Research Briefs, Science & Technology

Data scraping reveals Montreal’s hidden property owners

With the school year closing fast, one thing on returning students’ minds is finding a new apartment. However, many students will struggle throughout the process, facing high competition and prices, adding to the already stressful experience of moving into a new place.

In the 1990s, Montreal, and Canada as a whole, began leaning into policies that would simplify a process called financialization for real estate companies, including legalizing real estate investment trusts (REITs). Financialization is when financial companies, such as Metcap Living, buy residential properties with the hope of increasing the payout for company shareholders. 

A variety of factors contributed to more instances of financialization in the housing rental market, like REITs—large financial institutions that specialize in buying up residential properties—higher demand for rental housing following the 2008 global financial crisis, and the deregulation of rent control and tenant protections. 

Since businesses are not inclined to share financialization data with the public, University of Waterloo PhD student Cloé St-Hilaire and McGill PhD student Mikael Brunila decided to wade through the financial muck to find it. In a recent article supervised by David Wachsmuth, associate professor of urban planning at McGill, the two graduate students tracked the ownership data of a number of financial companies in Montreal, including the top 600, who altogether own around 32 percent of Montreal’s apartment units. 

“One of the points we want to bring home most forcefully is that this is the type of information that should be available for everyone living in a city so that they can encounter landlords on equal footing,” Brunila said in an interview with The McGill Tribune. 

Brunila had the difficult task of figuring out how exactly he and St-Hilaire would collect the data they were looking for. Montreal maintains a public database detailing the owner of every building in the city. But individuals must look up each building one at a time to see who owns it. This time-consuming task prevents the average city-dweller from tracking all the buildings owned by any single entity of interest. 

Brunila used a method called data scraping, where a computer program collects and copies large quantities of data from the internet, to find the names of the firms that own real estate in Montreal.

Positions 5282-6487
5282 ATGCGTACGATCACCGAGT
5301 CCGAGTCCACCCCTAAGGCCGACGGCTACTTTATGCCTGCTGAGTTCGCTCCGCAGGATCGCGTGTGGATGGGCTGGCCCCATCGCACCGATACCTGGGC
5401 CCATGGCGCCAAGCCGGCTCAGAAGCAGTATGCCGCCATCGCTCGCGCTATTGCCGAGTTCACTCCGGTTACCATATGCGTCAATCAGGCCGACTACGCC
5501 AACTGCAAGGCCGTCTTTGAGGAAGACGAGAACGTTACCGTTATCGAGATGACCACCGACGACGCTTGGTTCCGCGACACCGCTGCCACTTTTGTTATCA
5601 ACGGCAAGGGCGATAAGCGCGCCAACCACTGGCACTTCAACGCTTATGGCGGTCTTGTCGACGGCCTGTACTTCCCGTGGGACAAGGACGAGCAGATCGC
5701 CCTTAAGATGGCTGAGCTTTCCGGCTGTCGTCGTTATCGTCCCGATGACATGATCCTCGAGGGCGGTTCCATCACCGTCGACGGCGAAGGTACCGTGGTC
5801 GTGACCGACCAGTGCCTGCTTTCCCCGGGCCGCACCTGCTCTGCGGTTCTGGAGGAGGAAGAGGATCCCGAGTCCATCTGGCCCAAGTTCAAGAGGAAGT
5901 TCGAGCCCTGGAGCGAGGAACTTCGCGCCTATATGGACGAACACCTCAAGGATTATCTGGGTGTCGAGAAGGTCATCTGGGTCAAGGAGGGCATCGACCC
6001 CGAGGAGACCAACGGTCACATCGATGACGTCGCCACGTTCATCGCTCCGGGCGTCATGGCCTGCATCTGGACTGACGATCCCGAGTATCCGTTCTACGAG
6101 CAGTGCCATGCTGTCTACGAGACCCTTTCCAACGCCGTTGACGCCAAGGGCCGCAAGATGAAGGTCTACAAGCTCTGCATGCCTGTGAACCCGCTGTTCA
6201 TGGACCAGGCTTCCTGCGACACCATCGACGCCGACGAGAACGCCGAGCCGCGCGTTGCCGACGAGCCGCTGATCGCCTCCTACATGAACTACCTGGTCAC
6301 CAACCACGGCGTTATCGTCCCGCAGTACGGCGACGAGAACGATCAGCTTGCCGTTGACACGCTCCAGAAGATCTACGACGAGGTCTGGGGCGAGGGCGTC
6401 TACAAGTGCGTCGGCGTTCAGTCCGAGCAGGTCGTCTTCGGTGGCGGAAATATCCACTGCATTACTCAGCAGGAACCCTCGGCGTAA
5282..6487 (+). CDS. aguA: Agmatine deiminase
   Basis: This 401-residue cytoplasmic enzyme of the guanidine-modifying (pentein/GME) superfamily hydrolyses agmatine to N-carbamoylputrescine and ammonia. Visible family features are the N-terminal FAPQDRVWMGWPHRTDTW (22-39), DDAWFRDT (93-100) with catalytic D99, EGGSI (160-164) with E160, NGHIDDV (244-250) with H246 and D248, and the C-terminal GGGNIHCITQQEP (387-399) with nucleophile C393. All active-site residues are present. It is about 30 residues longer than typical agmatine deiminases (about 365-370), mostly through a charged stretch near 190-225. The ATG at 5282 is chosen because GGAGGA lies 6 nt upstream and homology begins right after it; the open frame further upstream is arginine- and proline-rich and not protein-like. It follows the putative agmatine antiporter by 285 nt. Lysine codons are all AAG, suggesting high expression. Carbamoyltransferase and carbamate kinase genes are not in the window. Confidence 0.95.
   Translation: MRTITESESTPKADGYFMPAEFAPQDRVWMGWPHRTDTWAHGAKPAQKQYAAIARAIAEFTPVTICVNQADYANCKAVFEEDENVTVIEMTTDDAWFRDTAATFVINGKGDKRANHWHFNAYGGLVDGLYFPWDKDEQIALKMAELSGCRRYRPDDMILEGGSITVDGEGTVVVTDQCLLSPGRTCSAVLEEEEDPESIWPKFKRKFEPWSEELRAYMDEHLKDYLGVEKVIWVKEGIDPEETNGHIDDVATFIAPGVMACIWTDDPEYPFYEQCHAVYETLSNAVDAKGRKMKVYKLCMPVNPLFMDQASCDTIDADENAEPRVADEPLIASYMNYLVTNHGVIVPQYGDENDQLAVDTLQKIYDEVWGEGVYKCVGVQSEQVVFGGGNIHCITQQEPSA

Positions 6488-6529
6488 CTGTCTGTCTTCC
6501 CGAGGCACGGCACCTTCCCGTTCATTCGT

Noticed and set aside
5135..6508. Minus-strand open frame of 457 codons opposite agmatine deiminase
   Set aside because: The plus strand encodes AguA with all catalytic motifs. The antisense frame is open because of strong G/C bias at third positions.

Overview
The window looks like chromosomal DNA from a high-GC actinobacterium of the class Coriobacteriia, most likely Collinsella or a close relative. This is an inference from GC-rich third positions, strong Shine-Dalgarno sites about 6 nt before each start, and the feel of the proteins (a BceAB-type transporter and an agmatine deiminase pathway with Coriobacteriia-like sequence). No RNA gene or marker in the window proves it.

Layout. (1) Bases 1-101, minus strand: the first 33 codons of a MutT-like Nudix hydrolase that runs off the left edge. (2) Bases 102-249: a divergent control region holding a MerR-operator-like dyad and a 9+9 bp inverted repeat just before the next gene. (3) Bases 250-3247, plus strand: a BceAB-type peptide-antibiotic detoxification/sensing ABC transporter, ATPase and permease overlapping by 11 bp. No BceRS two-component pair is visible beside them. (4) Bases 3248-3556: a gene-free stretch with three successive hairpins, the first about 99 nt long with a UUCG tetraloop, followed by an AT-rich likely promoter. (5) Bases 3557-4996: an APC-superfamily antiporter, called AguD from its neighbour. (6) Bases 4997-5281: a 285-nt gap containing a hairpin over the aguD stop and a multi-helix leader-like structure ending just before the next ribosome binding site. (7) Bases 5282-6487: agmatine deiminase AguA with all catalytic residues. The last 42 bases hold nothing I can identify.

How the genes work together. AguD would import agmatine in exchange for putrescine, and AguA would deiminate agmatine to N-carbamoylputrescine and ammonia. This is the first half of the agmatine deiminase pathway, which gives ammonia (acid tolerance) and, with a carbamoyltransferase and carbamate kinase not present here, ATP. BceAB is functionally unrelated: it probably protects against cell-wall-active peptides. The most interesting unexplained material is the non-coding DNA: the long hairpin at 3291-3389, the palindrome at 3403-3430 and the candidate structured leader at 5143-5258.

“After we had this data, it gives kind of a starting point,” Brunila said. “If you go and look up in the registry of companies in Quebec, […] you’ll find that that company is not owned by people, it’s owned by other companies.”

This led to another round of data scraping, this time to track the breadcrumbs left by each company leading to their parent companies. Once the researchers had both sets of data, they were able to draw several conclusions about financialization in Montreal.

The team arranged data into clusters, grouping similar data points into collections and analyzing them according to similarity. For this study, people were grouped together according to how they are affected by financialized apartments.

“When we did a clustering analysis, it gave five clusters total, but there were two clusters that were more prone to have financialized landlords in them,” St-Hilaire said in an interview with the Tribune. “The first cluster is called financialized precarious students.”

This means that students are particularly likely to find themselves living in financialized apartments, which explains the increased difficulty of finding affordable student housing: Financialized apartments are more prone to rent increases and predatory landlord practices such as harassment and eviction. 

The second largest financialized cluster was renters willing to pay higher prices for newer units. New buildings are often funded by financial firms and funds as Montreal does not enforce rent controls for the first five years following the completion of a building’s construction.

Since companies are wary of this data getting out, they have already taken action against this research. After Brunila scraped the data from the website, a CAPTCHA was installed, which is a test to separate humans from computers, to prevent similar techniques from taking advantage of the same vulnerability that he found.

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